FREE SPEECH CAMPAIGN
New political rally called to test CDRM
Students, lecturers say any arrests will show the coup leaders are not sincere
Students and university lecturers opposed to last week's coup will this afternoon defy the coup leaders again by staging an outdoor political discussion on the topic "Why we must resist the coup", on the lawn at Thammasat University at 5pm.
The decision to protest came despite the Council for Democratic Reform under Constitutional Monarchy (CDRM) yesterday passing its 21st martial directive for all local political groups to stop all forms of assembly, adding that those violating the order faced swift penalties.
"We do not accept any of the CDRM's orders because they came to power through the barrel of a gun," said Uchaen Cheangsane, a member of Dome Daeng, a group of alumni and students of the university recently set up to oppose the September 19 putsch.
"If they arrest or harm us, we won't fight back, but it will show that their talk about political reform is not for real," said Uchaen.
About 50 protesters, mostly students from Chulalongkorn, Thammasat, Mahidol, Ramkhamhaeng and Kasetsart universities and King Mongkut's Institute of Technology, are expected to take part in the civil disobedience act.
Chulalongkorn political science lecturer Kanokrat Lertchoosakul, who will be one of the four speakers, told The Nation: "As a political science lecturer my position is to protect the right and liberty of political expression.
"At present, the political views have been polarised into two. And there has been a systematic attempt at truth-making - to make people believe that this is the reality that we must accommodate and that a coup is the way of solving problems.
"My message is that there must be space for those who think differently."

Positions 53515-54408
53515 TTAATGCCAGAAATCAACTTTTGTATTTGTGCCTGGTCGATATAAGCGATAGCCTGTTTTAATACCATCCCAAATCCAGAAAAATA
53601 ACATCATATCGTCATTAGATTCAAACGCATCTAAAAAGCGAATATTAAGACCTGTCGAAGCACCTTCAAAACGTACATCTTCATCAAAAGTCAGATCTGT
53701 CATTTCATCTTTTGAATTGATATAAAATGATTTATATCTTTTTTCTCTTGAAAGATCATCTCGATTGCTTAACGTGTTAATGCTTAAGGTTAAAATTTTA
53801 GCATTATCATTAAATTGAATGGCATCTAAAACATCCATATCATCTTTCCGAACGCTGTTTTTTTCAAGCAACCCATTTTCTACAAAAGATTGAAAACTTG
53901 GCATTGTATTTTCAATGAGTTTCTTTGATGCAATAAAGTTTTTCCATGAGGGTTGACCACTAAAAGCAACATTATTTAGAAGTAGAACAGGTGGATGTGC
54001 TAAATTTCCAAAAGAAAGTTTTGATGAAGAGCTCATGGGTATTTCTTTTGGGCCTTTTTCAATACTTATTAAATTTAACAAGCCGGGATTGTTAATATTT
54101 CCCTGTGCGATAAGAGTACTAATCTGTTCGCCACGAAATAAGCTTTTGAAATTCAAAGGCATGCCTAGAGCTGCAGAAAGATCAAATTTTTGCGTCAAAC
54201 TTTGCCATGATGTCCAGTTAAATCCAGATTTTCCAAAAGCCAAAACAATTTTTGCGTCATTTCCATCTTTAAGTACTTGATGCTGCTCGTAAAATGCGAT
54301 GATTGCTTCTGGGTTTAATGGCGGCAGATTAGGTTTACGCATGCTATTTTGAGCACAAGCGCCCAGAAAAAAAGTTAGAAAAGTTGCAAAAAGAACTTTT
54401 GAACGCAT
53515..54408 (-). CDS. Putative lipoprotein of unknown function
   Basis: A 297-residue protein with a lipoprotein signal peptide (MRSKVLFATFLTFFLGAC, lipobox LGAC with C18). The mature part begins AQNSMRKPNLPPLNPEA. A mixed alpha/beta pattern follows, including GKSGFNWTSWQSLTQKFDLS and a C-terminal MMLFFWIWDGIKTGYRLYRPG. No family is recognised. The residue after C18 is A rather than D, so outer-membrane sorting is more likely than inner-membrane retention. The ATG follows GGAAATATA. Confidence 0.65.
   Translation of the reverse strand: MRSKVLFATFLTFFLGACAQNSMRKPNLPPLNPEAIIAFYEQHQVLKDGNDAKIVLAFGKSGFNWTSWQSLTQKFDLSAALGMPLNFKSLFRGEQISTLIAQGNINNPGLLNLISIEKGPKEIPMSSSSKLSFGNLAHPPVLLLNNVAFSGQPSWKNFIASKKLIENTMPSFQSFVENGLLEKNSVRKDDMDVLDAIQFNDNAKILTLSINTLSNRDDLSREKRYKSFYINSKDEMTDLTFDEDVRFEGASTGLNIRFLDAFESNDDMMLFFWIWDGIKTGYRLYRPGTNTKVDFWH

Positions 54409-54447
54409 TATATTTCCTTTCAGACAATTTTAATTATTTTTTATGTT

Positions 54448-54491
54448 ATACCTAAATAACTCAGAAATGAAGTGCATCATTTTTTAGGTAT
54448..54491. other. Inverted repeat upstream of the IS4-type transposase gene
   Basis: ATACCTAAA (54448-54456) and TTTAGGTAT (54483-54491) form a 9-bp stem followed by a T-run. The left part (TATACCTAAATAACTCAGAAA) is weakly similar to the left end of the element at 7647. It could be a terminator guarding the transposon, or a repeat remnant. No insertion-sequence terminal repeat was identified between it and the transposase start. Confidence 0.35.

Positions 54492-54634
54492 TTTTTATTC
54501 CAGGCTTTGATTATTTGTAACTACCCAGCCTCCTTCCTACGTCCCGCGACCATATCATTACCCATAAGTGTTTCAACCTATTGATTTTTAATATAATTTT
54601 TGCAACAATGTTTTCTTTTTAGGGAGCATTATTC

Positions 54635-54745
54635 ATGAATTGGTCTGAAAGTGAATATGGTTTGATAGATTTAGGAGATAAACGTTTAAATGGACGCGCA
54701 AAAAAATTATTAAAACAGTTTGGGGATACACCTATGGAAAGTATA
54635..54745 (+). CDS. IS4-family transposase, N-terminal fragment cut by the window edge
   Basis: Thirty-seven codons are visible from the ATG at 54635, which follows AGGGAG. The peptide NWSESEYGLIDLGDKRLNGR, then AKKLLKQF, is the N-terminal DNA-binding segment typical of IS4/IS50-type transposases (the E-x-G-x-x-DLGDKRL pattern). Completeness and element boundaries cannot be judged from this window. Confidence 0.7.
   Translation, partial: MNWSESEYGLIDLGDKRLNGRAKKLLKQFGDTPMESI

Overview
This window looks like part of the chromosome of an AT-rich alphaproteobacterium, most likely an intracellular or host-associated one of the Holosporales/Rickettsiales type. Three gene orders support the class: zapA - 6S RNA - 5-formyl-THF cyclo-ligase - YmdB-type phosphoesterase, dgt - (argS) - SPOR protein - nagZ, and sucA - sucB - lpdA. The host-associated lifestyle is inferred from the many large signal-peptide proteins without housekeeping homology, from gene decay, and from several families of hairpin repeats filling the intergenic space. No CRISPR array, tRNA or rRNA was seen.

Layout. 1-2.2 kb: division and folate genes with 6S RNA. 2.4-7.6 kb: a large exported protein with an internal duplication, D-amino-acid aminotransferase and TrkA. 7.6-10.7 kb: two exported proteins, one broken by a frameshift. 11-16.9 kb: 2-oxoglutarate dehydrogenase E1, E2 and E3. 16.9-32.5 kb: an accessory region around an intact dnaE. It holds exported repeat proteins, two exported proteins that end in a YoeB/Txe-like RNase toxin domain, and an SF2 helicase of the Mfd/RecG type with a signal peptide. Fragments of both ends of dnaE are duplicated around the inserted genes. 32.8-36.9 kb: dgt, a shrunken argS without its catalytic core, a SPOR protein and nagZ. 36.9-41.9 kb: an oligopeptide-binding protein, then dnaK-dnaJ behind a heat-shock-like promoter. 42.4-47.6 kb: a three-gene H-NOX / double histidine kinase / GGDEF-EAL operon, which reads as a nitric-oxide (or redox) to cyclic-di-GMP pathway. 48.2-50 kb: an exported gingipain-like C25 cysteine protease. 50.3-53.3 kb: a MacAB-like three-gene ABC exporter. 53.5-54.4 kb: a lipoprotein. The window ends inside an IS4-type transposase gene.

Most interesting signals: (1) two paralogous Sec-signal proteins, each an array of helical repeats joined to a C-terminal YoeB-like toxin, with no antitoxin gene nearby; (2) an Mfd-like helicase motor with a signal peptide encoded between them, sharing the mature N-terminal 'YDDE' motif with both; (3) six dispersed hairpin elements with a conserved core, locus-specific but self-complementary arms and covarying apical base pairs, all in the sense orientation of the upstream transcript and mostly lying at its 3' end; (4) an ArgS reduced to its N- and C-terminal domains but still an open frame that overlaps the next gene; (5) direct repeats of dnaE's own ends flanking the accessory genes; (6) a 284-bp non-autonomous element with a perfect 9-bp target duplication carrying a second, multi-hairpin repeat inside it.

"We want to tell society that not all are supportive of the coup, that there are voices against the coup-makers," said Thanaphol Eiwsakul, editor of alternative political magazine Fah Diew Kan, and another speaker at Thammasat.
Thanaphol said the protesters will not be seeking permission from university administrators because they believed the administrators are now under the power of the coup leaders.
Thammasat has been the site of many anti-dictator protests since 1973.
Some students who took part in the peaceful protest on Friday at Siam Centre said they felt let down by the Thai media.
The students said they felt betrayed because even most of the print media generally supported the coup and left no space for those who thought differently.
Rattasit Rakkiatwong, who joined the protest on Friday said he has had no media outlet to air his opposition.
"The [Thai] media has been one-sided but people who oppose it [the coup] don't have any channel to voice their opposition. What they did [by staging a coup] is barbaric."
One student protester claimed he was slapped round the ear on Friday by an unknown bystander.
Kengkij Kitiranglarp, a doctoral student at Chulalongkorn, said students at the university had formed a group called "Chula Students for Liberty" and would play host to another protest on Wednesday.
A website campaign started by historian Thongchai Winichakul on Friday, which aims to gather signatures from Thais and foreigners urging the coup leaders not to arrest any protesters, has so far attracted 775 signatures.